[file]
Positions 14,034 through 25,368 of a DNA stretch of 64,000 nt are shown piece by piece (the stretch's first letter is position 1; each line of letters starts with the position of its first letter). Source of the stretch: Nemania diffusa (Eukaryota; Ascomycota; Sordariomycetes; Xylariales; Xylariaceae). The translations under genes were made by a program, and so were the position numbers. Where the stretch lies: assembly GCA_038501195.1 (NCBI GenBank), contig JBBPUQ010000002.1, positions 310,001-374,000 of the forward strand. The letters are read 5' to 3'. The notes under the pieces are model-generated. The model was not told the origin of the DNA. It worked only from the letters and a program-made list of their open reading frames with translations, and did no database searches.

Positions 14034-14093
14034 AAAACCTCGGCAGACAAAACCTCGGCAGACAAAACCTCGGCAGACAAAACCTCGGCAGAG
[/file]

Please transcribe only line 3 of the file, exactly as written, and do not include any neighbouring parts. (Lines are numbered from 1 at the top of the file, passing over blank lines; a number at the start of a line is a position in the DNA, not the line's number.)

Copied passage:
14034 AAAACCTCGGCAGACAAAACCTCGGCAGACAAAACCTCGGCAGACAAAACCTCGGCAGAG